Ensure that these reports represent your complete Microsoft estate. Licenses purchased by acquired entities may be under those entities names instead of the parent organization. There may also be discrepancies based on formal or informal versions of the organization’s name. To use ourselves as a hypothetical example, some licenses may be under “Miro Consulting” but others could be under just “Miro”. Items purchased in a retail environment, OEM products, and licenses purchased in the past 45 days may also be missing.
Step 5: Self-Audit
It’s very important to be fully aware of your licensing situation, including any shortfalls, before the formal audit, so be sure to perform a thorough self-audit that parallels Microsoft’s license compliance assessment. Ensure that only those that require access to applications are given access to the applications. Also ensure licenses are managed and any deployments adhere to Microsoft licensing policies.
It’s very important to be fully aware of your licensing situation, including any shortfalls, before the formal audit, so be sure to perform a thorough self-audit that parallels Microsoft’s license compliance assessment.
A tool, either already installed and utilized, a new for-fee tool, or a cost-free option, can be used to discover deployments. An example of the latter is the Microsoft Assessment & Planning (MAP) Toolkit. Be aware that the tool cannot detect deployments of products not on the same network (or network segment). Nor would it understand the rules for licensing. (An example is SQL Server being licensed under the “Per Core” metric or the “Server+CAL” metric.)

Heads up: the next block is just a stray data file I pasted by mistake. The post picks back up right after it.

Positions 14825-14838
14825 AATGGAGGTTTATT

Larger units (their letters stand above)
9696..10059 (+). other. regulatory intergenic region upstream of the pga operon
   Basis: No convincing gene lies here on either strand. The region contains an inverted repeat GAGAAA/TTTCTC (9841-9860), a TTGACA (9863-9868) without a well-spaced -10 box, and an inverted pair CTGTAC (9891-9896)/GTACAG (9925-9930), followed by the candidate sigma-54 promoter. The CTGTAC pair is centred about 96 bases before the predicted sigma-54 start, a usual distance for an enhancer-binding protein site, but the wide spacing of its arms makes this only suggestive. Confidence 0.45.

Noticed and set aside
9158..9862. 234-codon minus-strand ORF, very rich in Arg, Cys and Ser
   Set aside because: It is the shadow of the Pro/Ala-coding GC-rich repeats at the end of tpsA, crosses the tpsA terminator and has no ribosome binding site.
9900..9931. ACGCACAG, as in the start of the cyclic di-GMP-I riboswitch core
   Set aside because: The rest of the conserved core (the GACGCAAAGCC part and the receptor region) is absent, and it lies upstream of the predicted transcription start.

Step 6: Analyze Self-Audit Results
When reviewing the self-audit results, be sure to note how various enterprise modifications might have impacted Microsoft licensing. Although potential violation areas are numerous – as any modification can impact Microsoft licensing – it is critical to pay special attention to potential areas of challenges and misunderstandings:
- Test servers: e.g., inadvertently taking software from brand new development to production without additional licensing
- Software or hardware upgrades
- Disaster recovery process
- Backup and Restore processes
- Internet, intranet and extranet access
- Transfers of data to and from a system
- Merger and acquisition changes
- Geographic expansion
- Use of server virtualization
- Use of enterprise server features
- Transitioning all or a portion of your on-premises solutions to a Cloud or Third-Party hosting site
- Use of Self-Hosted Applications (apps used by your clients)